On a recent afternoon, the man who calls himself Scooter Dan was standing on the corner of 91st Street and Madison Avenue, surrounded by 10 shiny new aluminum Razor scooters.
“They’re the hot new craze,” Scooter Dan said, eyeing a nearby line of kids waiting to buy Italian ice. “They’re like Rollerblades in their infancy.”
In recent weeks, kids and goofy grown-ups have been zipping around Manhattan’s streets and parks on their chrome Razors. Made in China, the shiny self-powered vehicles, with two big Rollerblade wheels, fold up like briefcases, and they’ve been selling out at stores all over town.
Scooter Dan roams the city in a silver Ford minivan loaded with the scooters. He recently sold one to an 83-year-old woman in SoHo. But mainly he concentrates on the Upper East Side, installing himself near the neighborhood’s elite schools, catering to 8- year-olds experiencing their first yearnings for a little independence.
A girl approached him and asked, “How much?”
“One hundred and twenty-five dollars,” he said. “Best price around.”
The girl told her nanny, who wrote it down.
“These Razors are good for the kids,” Scooter Dan said, leaning on a wooden cane. “They help them develop the motor skills they need to get ready for biking, skating, even skiing.”
The scooter kids were out in force in Central Park after school the other day. Ian, a shirtless 8-year-old from Public School 6, was cruising around the playground on East 85th Street. He paused for a few seconds to explain the Razor’s allure. “You never know what’s going to happen next,” he said. “You can go on a hill and go down and reach speed limits you’ve never been at before.”
A smaller boy came up to Ian. “Can I try your scooter out?” he asked.
“Sure,” Ian said without looking at him.
Ian said that he had gotten in a few accidents. “I was looking at my mom and looking around when I fell,” he said. “You have to keep your eyes straight forward. So I’d like to say for your newspaper that you should stay on your scooter and you should keep your eyes open and look in front of you when you’re going down a hill.”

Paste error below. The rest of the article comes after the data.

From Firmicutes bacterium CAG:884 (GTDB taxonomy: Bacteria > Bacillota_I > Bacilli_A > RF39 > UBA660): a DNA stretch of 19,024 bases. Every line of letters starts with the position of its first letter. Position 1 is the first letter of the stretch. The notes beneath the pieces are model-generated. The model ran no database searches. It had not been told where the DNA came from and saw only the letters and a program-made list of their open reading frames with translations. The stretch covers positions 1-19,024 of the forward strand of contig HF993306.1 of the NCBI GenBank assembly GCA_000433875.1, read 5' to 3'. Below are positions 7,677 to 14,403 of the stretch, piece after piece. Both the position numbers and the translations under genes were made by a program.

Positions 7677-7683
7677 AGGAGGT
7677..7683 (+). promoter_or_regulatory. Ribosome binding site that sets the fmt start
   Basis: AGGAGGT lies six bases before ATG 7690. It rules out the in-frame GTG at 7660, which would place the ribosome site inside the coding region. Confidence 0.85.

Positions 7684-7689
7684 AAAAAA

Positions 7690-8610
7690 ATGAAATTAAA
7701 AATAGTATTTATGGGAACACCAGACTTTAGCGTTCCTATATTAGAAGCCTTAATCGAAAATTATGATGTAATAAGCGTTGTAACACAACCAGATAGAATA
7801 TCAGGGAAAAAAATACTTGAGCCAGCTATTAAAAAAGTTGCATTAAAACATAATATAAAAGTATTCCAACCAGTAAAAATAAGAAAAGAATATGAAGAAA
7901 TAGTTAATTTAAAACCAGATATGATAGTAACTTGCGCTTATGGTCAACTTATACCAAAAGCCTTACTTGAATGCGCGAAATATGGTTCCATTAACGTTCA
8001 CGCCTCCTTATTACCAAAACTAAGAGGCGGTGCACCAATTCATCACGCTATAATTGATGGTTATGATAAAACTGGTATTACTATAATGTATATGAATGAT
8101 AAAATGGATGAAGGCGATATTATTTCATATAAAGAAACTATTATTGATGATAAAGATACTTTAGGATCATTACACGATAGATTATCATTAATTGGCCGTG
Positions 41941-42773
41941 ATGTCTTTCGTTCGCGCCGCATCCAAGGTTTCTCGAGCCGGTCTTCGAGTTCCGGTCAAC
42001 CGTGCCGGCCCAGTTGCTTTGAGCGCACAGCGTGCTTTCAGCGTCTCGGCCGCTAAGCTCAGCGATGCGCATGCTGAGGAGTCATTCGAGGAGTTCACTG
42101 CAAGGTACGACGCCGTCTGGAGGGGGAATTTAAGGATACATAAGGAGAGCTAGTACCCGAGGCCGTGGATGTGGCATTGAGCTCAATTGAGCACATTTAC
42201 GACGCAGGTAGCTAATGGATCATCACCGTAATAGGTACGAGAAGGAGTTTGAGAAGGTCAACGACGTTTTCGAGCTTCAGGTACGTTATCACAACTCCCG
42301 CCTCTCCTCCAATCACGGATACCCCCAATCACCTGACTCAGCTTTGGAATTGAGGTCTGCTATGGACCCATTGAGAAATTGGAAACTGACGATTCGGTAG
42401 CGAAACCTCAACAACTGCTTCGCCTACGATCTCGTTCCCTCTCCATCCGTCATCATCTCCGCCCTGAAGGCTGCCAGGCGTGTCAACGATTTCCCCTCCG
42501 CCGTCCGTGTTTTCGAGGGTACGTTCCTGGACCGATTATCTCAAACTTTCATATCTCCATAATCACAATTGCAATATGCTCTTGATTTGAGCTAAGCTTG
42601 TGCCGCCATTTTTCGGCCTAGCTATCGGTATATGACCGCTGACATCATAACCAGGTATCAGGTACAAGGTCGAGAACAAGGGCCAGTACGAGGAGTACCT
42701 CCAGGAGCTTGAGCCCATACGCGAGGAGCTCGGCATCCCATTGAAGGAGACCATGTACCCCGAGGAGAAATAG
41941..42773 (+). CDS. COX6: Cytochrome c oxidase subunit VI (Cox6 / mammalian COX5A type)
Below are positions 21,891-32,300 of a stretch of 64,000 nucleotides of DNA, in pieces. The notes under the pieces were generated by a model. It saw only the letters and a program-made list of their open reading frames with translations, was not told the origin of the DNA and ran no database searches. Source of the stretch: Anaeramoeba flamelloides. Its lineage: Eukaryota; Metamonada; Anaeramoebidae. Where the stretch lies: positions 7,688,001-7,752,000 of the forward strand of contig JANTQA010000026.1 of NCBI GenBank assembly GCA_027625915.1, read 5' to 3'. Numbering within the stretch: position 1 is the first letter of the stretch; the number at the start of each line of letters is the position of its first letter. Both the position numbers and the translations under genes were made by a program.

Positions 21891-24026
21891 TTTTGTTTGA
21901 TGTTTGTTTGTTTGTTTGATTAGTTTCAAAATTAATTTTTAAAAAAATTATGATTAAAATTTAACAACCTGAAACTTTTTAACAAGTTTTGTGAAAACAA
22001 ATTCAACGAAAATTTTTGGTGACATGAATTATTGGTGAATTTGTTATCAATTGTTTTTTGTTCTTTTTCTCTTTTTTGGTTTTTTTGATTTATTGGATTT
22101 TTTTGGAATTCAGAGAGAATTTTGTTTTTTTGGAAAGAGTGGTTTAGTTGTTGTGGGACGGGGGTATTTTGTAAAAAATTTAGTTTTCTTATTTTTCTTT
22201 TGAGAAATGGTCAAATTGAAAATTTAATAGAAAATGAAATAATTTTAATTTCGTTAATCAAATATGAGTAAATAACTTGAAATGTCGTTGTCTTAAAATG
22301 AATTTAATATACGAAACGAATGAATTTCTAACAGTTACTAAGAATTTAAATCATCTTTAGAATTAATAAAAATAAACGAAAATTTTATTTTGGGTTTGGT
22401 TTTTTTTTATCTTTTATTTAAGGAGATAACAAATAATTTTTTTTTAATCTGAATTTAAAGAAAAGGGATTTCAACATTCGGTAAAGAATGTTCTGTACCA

Further downtown, Max, a second grader at Allen-Stevenson, was casually riding his Razor down a Central Park path. Max got his scooter at the Sharper Image on May 4. His Razor had green wheels, though he said that most kids found red wheels more desirable. “It’s easy to balance, and I can go very fast with it when I use my feet,” he said. “I don’t like going slow. And then to brake I step on the back like this.” He stepped on the back of the scooter and came to a halt. He folded up his Razor. “I can put it in my car when I go out to the Island.”
The Razor craze began last summer in Japan, of course. By February, propelled by word of mouth and an appearance in the Sharper Image catalog, the Razor reached Hawaii. In March, it hit California. Then, in a span of a couple weeks, it took New York. Three weeks ago, the Razor replaced the Ionic Breeze Silent Air Purifier as the company’s top-selling product. All three Sharper Image stores in Manhattan are sold out of them. Larry Duffus, who sells them for $129 at his Larry and Jeff’s bicycle shop on East 87th Street, said that he has been selling five Razors a day for the past month.
“I see it as a retreat from the electronic generation,” said John Broughton, a professor of psychology at Columbia Teachers College. “It gives the illusion of getting back to a safe period before kids brought guns to school. Something about a scooter gives you the impression that the kids won’t be in gangs.” He tried another tack. “These vehicles are kind of like a parent substitute,” he said. “They symbolize both the separation from and a return to the home.”
But there are still some scooter Luddites, who want no part of the latest trend from Japan.
Jack, an 8-year-old in a worn double-breasted blazer and a loose tie, showed up at Saint David’s for school on May 9 on a scooter. But Jack’s scooter was different. It didn’t shine, and it didn’t fold up. It was just an old orange plastic skateboard with handle bars affixed to the front.
“The Razors, you can brake and you can turn,” he explained, “but you can’t really go like this.” To demonstrate, he scooted down the sidewalk, popped himself up in the air and landed back on his board. He came wheeling back.
A towheaded boy rolled by on his Razor, pulled up at the door to the school and stepped inside coolly with his Razor tucked under his arm. Jack’s mother stood by waiting to carry her son’s precollapsible-age scooter back home.
Come on, Jack, wouldn’t you really rather have a Razor?
“No,” he said.
Oh, but Jack, you will.
–with Ryan D’Agostino
One hot day in New York, and suddenly every jerk with roof access thinks he’s, like, Jay Gatsby or something. Soon the town will clang with cries of “Let’s go up to the roof !” and “Have you been to the roof yet?”